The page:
Facts and figures

Size of Iceland

The whole country, is 103.000 km2.
Ocean area within the 200 miles limit is 758.000 km2.
The coastline, 4.970 km.


Population 1 January 2017 is, 338.349.
(Data from Statistic Iceland)


Relationship to other languages. Icelandic is one of the Nordic languages, which are a subgroup of the Germanic languages.  Germanic languages are traditionally divided into North Germanic, i.e. the Nordic languages, West Germanic, i.e. High and Low German including Dutch-Flemish, English and Frisian, and East Germanic, i.e. Gothic, which is now dead. The Germanic languages are in the family of Indo-European languages together with the Celtic, Slavonic, Baltic, Romance, Greek, Albanian, Armenian and Indo-Iranian languages, in addition to several language groups, which are now dead.         Accordingly, Icelandic is more or less related to all these languages. Linguistically it is most closely related to Faeroese and Norwegian.
The origin of the Icelandic language. Iceland was settled in the period A.D. 870-930. Most of the settlers came from Norway, especially Western Norway, a few of them from Sweden and some from the British Isles, including Ireland. The language, which came to prevail in Iceland, was that of the people of Western Norway. It is commonly agreed that a considerable part of the immigrants was of Celtic stock (estimates, based partly on physical-anthropological studies, vary from 10 to 30 percent). However, the Icelandic language shows only insignificant traces of Celtic influence. The only evidence is a few Celtic loan words and a few personal names and place-names.  Icelandic and Norwegian did not become markedly different until the fourteenth century. From then onwards the two languages became increasingly different. This was for the most part due to changes in the Norwegian language, which had in some cases begun earlier in Danish and Swedish, while Icelandic resisted change, no doubt thanks in part to the rich Icelandic literature of the 12th and following centuries. Resistance to change is one of the characteristics of the Icelandic language, which explains the fact that a twelfth-century text is still easy to read for a modern Icelander. However, Icelandic has undergone considerable change in its phonetics. Another characteristic of the language is its uniformity, i.e. absence of dialects.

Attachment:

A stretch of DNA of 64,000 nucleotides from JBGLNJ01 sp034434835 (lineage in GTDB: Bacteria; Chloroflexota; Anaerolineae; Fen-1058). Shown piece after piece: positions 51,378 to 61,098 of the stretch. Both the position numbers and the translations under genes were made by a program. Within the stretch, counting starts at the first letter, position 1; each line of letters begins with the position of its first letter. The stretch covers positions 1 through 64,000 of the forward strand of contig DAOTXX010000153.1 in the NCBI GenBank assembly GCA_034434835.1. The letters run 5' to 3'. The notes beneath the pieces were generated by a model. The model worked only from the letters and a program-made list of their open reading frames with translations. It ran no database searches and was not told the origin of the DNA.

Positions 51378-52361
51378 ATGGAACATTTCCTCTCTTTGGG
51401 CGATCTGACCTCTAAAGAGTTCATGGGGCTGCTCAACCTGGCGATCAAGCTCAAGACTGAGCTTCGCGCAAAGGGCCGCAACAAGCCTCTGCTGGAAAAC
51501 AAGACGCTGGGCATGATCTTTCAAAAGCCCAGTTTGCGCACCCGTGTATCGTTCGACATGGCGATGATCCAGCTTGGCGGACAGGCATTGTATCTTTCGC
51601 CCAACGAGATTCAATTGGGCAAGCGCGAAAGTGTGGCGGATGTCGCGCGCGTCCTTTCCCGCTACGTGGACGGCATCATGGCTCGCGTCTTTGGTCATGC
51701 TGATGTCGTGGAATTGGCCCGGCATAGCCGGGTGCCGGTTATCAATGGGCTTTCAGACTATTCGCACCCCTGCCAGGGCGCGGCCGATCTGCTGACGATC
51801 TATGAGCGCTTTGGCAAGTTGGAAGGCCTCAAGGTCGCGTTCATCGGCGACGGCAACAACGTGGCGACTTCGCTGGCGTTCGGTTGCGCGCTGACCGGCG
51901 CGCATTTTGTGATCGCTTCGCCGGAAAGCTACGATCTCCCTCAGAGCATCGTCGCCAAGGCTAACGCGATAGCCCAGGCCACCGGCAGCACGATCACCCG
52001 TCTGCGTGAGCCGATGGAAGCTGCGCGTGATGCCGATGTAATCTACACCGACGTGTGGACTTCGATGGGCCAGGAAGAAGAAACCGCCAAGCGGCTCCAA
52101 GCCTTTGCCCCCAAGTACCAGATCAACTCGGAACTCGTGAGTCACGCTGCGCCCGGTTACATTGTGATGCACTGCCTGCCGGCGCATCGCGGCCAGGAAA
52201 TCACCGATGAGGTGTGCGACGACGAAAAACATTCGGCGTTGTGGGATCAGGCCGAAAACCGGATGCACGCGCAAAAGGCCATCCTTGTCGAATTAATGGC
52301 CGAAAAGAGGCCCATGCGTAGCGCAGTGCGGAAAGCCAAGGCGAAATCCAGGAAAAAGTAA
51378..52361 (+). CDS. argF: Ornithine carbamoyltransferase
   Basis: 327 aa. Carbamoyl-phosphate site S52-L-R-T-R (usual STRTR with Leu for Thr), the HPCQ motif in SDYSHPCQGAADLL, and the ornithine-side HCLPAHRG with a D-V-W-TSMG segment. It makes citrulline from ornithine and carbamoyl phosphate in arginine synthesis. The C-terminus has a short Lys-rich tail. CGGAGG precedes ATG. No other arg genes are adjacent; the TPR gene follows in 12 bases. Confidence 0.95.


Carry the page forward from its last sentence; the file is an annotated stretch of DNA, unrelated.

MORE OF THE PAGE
Grammar. Like the old Indo-European languages, Icelandic has a complicated grammar: Nouns are inflected in four cases (nominative, accusative, dative and genitive) and in two numbers (singular, plural). The same is true of most pronouns and adjectives, including the definite article and the ordinal and the first four of the cardinal numerals: these are also inflected in three genders, while each noun is intrinsically either masculine, feminine or neuter. Most adjectives and some adverbs have three degrees of comparison and most adjectives have two types of inflection, called strong and weak, in the positive and superlative. Verbs are inflected in three persons (1st, 2nd, 3rd), two numbers (singular, plural), two simple (non-compound) tenses, three moods (indicative, subjunctive, imperative) and two voices (active, medio-passive); in addition, by means of auxiliary verbs, the verbs enter into several constructions (including the so-called compound tenses) to represent the perfect, the future, the conditional, the progressive, the passive etc. The verbs also have three nominal forms, i.e. the infinitive (uninflected) and two participles, present and past (including supine).